"And then I get a call an hour and a half later, out of the blue, not from the secretary of Defense, not through what would be normal channels ... 'It's Ryan McCarthy, governor, secretary of the Army. Can you come as soon as possible?'"

Which kind of gives the lie to Trump's speech last night after he got out of Twitter jail, declaring that "I immediately deployed the National Guard and federal law enforcement to secure and expel the intruders."

That did not happen.

He refused to act, so Mike Pence took the law into his own hands. Whether because Trump wanted those guys with zip tie handcuffs and a noose to do what they came there for, or because of a generalized unwillingness to unleash the military on those "special people" whom "we love,"" is unclear. But something went drastically wrong, and you can bet your bottom dollar that there will be many hours of congressional hearings to figure out exactly what it was.

Irrespective of the president's intent and the possible connivance of Capitol cops, it's clear that the military was trying to stay as far away from Trump as possible during his last few days in office. Not only because of the blowback after DHS crackdowns on protestors in Seattle and DC, not to mention General Milley's participation in the infamous Trump photo op after teargassing peaceful protestors, but also because Trump has been making a lot of coup-shaped noises about sending in the military to interfere with the vote.

How many hours has Trump spent closeted with Sidney Powell, Rudy Giuliani, and this Q loon strategizing on ways to hold on to the presidency?

Leave aside for the moment whether it was rational to believe that the fever swamp which spawned a plot to kidnap and murder Michigan Governor Gretchen Whitmer over COVID restrictions would limit itself to peacefully protesting what they believe is a theft of the presidency. If you really thought the MAGA crowd was just going to piss on the ellipse and go home, would you want the military, which is under Trump's command, surrounding Congress as it met to certify the election? Would it not look like an incipient coup?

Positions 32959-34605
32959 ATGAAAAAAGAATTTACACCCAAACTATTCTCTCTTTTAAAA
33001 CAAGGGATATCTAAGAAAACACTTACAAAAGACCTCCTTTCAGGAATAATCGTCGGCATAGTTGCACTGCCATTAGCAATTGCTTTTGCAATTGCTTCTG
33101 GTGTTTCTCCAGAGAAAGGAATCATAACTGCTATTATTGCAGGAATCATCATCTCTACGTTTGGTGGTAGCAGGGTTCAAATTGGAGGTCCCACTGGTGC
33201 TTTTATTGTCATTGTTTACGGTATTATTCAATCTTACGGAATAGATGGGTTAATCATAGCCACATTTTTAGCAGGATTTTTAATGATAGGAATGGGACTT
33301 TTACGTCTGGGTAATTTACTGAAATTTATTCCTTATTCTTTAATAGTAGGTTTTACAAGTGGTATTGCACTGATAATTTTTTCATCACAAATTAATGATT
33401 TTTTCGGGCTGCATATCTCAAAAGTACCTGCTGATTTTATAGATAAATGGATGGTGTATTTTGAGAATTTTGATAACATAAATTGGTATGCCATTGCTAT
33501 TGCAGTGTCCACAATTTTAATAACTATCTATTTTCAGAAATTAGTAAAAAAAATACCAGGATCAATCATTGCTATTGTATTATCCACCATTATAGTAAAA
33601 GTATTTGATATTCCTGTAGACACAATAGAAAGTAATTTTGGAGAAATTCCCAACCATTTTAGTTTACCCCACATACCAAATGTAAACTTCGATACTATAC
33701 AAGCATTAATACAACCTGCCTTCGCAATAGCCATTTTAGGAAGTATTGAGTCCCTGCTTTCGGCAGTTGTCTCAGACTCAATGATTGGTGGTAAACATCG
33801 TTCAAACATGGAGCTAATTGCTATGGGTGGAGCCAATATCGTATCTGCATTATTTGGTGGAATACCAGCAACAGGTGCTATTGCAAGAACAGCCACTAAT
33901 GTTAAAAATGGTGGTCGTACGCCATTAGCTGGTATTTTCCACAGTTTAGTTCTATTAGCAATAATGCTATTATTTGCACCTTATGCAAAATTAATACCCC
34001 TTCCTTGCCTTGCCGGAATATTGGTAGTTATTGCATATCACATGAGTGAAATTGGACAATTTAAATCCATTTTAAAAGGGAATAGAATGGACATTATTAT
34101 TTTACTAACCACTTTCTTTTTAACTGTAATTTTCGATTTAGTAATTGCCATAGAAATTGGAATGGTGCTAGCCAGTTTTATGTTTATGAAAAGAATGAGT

Here's how Fiona Hill described it to the Daily Beast.

The president was trying to stage a coup. There was little chance of it happening, but there was enough chance that the former defense secretaries had to put out that letter, which was the final nail through that effort. They prevented the military from being involved in any coup attempt. But instead, Trump tried to incite it himself. This could have turned into a full-blown coup had he had any of those key institutions following him. Just because it failed or didn't succeed doesn't mean it wasn't real.

In the event, the DC Police were the first outside agency on the scene, and they did restore order. The Post reports:

After rioters were already inside the building, the D.C. police reinforcements, led by a D.C. police officer, Inspector Robert Glover, began to take charge inside the Capitol itself.

To start, he sent a contingent of Capitol Police and D.C. officers to retake the Capitol's famed Statuary Hall — which one officer said was "like a mosh pit" full of shoving rioters. Then he sent officers to make a floor-by-floor search, corralling rioters and escorting them out.

"If it wasn't for Inspector Glover, we would have probably lost both chambers to looting and had a complete overtaking of the building," the officer on the scene said. The officer spoke on the condition of anonymity because he is not allowed to speak to the news media.

The city is now crawling with troops from all over the country and is like to remain that way through the inauguration. But we'll be hearing about this day for a long time after that. This ain't fucking Benghazi. This is Trump's coup, the inevitable result of him feeding these trolls for six dangerous years.

We survived. Democracy survived. But barely.

[WaPo / WaPo / Beast]

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Liz Dye

Liz Dye lives in Baltimore with her wonderful husband and a houseful of teenagers. When she isn't being mad about a thing on the internet, she's hiding in plain sight in the carpool line. She's the one wearing yoga pants glaring at her phone.